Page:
There’s Plenty of Room for Laughs Too


JL Merrow

I'm delighted to host JL Merrow (Jamie) on #LetsWriteAboutSex!

JL Merrow (she/her) is that rare beast, an English person who refuses to drink tea. She writes award-winning contemporary gay romance and mysteries, and is frequently accused of humour.


Find JL Merrow online at: https://jlmerrow.com/

Twitter @jlmerrow

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Do you ever get bored with writing sex scenes? How do you spice it up?



It’s true that if you write about sex, there’s a danger of it becoming repetitive. I don’t usually write about kink (although I do have a short story out there involving imaginative use of things you might find around your kitchen!) so the actual acts I’m writing about are generally pretty similar.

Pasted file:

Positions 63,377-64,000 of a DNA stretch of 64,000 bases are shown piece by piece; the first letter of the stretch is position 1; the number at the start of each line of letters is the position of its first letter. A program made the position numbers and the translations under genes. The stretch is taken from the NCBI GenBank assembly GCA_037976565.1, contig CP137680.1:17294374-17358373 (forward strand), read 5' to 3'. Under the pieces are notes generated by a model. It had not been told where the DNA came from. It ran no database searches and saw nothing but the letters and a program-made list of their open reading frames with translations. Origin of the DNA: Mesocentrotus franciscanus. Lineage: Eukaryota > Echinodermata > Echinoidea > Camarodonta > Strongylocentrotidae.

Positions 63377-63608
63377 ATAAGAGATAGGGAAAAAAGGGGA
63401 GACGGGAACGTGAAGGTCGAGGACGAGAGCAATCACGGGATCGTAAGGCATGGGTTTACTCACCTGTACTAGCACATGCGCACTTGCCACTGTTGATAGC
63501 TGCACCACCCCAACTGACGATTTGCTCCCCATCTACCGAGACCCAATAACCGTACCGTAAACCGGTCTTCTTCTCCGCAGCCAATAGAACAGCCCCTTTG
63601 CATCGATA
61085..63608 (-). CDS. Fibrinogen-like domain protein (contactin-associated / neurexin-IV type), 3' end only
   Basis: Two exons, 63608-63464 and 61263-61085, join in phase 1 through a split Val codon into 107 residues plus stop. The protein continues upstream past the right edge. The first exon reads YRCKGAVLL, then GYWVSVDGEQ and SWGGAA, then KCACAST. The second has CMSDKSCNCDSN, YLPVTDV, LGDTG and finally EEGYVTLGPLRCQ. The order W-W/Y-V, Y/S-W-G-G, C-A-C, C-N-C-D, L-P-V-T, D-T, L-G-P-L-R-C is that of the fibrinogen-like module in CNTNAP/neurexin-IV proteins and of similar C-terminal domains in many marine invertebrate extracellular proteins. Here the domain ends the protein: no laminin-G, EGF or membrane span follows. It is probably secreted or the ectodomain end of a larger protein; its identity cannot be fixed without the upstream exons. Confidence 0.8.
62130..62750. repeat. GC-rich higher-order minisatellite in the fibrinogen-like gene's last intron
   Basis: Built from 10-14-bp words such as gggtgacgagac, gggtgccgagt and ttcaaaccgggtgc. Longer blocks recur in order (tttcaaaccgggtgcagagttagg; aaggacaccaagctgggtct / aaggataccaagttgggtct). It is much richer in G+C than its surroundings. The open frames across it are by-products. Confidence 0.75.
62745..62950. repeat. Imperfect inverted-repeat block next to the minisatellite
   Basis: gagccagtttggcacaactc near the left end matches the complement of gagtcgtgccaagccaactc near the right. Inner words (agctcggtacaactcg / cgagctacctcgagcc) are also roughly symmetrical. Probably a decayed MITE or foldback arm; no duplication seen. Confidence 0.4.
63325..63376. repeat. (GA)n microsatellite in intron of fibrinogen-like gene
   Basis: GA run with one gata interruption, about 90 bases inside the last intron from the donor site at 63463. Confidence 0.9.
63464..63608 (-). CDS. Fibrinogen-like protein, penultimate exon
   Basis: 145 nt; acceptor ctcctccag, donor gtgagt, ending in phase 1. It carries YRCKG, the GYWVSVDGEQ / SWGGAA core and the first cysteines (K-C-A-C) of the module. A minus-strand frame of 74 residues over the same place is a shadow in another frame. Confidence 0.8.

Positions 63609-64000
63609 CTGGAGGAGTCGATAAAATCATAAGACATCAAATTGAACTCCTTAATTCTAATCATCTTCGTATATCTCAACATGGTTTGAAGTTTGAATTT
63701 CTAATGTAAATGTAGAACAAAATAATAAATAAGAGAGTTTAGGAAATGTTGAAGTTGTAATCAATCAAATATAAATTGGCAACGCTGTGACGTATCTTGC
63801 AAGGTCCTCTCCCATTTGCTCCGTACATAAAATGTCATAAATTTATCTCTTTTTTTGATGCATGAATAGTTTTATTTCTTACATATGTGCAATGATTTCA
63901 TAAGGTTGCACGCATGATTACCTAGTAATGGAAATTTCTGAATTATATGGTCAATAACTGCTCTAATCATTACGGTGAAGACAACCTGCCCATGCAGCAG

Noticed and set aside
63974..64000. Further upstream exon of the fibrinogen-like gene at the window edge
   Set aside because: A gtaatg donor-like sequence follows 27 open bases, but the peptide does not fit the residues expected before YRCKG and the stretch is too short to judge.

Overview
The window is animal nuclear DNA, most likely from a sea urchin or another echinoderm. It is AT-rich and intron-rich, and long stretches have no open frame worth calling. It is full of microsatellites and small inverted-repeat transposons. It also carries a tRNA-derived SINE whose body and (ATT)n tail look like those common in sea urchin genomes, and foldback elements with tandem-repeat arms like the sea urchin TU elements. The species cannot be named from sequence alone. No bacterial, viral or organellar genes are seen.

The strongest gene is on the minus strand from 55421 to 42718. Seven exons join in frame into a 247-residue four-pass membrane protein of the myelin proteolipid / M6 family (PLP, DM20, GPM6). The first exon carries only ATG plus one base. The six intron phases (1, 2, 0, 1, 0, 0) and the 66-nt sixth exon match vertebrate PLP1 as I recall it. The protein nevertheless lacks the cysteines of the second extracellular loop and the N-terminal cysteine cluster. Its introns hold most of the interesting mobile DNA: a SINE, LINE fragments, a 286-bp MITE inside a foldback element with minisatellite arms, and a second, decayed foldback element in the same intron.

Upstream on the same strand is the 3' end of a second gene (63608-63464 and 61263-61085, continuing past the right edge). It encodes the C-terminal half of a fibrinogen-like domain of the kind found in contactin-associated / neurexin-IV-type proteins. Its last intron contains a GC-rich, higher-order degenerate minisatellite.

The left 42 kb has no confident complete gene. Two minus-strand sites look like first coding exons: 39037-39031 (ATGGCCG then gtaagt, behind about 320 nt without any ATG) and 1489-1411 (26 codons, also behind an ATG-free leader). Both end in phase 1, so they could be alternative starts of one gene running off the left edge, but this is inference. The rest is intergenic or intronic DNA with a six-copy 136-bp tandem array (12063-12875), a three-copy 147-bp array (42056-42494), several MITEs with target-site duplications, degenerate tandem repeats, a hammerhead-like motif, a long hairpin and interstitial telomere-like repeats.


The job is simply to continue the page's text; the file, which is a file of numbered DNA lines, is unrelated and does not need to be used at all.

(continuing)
For me, the key to keeping sex scenes fresh is to focus on the characters. Each half of a couple will have a background which informs their reaction to a particular scenario—perhaps one of them has been repressed all their life, and is now finally letting go of that repression to be their true self. Or maybe they’re joyously uninhibited from the word go—but learning how much more intense and meaningful the sex act can be given a true emotional connection.


Another thing I love, as a writer of romantic comedy, is having fun with my guys. Sex scenes should be intense and emotional, yes, but there’s plenty of room for laughs too. Let’s face it, in real life everything doesn’t always work perfectly first time. Does someone trip over his underwear in his haste to get naked, and face-plant on the bed? Do they get interrupted at a crucial moment? How they react to this—and the effect it has on the atmosphere of the scene—can really show character, and contribute to the strengthening bond between them.


#LetsWriteAboutSex is hosted by Karelia Stetz-Waters, lesbian romance writer, English professor, latte aficionado, and rose gardener. Check out her latest release, Worth the Wait and email her if you'd like to be part of #LetsWriteAboutSex or if you'd like to be part of the companion project, The Cliterate Reading List.